While we are all sitting here being impressed with the relative affordability of a 12K cinema camera in 2022 there was a company named Lytro that announced a camera with a 40K resolution was in development.
The amount of storage space (and money) that would take is insane. Apparently that mindset must’ve been shared by many as Lytro’s camera never made the waves they expected and quietly disappeared.
Lytro may not be an unfamiliar name to your average consumer as they pioneered the ability to shoot now and focus later with some actually quite affordable and fun cameras. They then took a turn towards the high-end market and this cinema camera was part of that adventure.
The company promised 755MP of raw data for 40K capture at up to 300 fps. You could also refocus, change depth of field, and more in post. It had promise.
History of Lytro
Light field cameras were a new type of imaging device. It captured the light data from a full three-dimensional space. This compares to the two-dimensional images conventional cameras capture.
Using a micro-lens array they can record data from multiple angles at once. They can then use this information to change depth of field, the focus point, and even have some slight position adjustment.
This topic isn’t actually new as plenty of scientists theorized on the subject. Then, Lytro made the first commercial model with their Light Field Camera that retailed for $399.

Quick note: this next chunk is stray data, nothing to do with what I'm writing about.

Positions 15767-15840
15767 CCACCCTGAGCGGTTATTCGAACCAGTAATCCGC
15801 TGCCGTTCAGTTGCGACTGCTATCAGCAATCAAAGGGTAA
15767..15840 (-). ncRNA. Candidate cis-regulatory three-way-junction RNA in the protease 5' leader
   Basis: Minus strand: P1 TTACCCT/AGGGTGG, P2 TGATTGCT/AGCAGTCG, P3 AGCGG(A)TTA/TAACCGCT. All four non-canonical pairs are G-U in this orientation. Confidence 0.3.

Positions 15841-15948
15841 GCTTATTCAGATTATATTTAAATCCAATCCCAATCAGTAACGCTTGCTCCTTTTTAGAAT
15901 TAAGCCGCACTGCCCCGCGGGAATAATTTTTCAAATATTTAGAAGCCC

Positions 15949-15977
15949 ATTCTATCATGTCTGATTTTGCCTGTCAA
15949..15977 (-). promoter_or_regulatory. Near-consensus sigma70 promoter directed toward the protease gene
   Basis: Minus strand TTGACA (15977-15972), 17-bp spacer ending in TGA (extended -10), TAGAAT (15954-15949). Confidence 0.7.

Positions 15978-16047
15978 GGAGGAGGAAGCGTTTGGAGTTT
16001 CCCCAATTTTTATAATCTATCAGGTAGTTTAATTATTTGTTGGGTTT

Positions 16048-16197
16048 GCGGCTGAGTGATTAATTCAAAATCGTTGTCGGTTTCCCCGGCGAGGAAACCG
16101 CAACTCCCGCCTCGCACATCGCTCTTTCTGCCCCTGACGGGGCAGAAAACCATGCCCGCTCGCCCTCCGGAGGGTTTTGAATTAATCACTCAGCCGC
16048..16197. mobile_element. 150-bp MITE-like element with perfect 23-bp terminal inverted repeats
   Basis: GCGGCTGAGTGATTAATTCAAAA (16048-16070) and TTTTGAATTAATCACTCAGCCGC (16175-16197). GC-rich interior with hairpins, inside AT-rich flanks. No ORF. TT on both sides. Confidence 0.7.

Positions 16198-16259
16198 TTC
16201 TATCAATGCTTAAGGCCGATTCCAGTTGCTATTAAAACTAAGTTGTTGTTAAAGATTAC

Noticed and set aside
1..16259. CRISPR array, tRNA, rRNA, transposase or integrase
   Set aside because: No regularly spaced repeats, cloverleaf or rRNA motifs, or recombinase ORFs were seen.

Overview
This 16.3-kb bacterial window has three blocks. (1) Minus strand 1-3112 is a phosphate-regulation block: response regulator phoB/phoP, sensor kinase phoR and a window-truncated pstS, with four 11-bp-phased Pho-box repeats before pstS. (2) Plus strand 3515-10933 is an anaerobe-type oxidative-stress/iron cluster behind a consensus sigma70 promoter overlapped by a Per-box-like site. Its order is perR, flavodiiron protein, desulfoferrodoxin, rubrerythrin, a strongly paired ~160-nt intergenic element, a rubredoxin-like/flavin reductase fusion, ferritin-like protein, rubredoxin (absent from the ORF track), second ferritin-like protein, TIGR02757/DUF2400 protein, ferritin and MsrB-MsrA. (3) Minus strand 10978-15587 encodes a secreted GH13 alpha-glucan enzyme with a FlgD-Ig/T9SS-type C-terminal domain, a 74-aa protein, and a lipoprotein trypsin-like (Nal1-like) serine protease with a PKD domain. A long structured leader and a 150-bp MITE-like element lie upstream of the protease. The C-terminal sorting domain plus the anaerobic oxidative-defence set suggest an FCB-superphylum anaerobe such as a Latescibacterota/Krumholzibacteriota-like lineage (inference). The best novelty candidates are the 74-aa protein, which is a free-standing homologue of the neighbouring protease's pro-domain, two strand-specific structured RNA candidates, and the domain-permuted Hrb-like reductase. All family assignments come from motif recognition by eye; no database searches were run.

The first light field camera was incredibly simple and meant to just point and click with some software to do adjustments later.
Following up on this release was the Illum. Aiming more for professionals it has a more traditional DSLR/mirrorless form factor and offered much more control.
After these releases Lytro made a business decision to shift towards video and the virtual reality arena. This started with the Immerge, a 360-degree capture device.
All these cameras looked good and did what they said they would. After this they did have a change in leadership and in direction.
This brings us to NAB 2016 and the subject of this video—the Lytro 40K Cinema Camera.
The Lytro Cinema Camera
This announcement was huge. Their booth at NAB was crammed with people to the extent that they needed to put caps on occupancy.
It went far beyond the simplistic cameras they had released so far. Additional changes that could be made in post included changing things like shutter angle and frame rates.
There was a cost, however, of $125,000 for a subscription and a nebulous additional cost depending on the length of the shoot.
This was a rental only camera.
Everything was new with the camera and they even used an image sensor that was half a meter wide.
Light field also meant that you had detailed information on subject location in the scene and it would make things like rotoscoping incredibly easy. They showed this off with a short film and it honestly is impressive.
It was a monster. The camera was 6’ long and weighed hundreds of pounds. And on top of that it was recording 400GB every second.
Perhaps they went too big with their goals here. It was so far ahead that it was not practical for most filmmakers to use it.
Unfortunately, this isn’t a rare story.
A couple years later, after the VR industry shifted to lower-cost alternatives, Lytro shut down and was sold off to Google.
Since then there hasn’t been much news in light field imagery. It exists somewhere, but we may or may not hear about it for a long time if ever.
[source: Frame Voyager]
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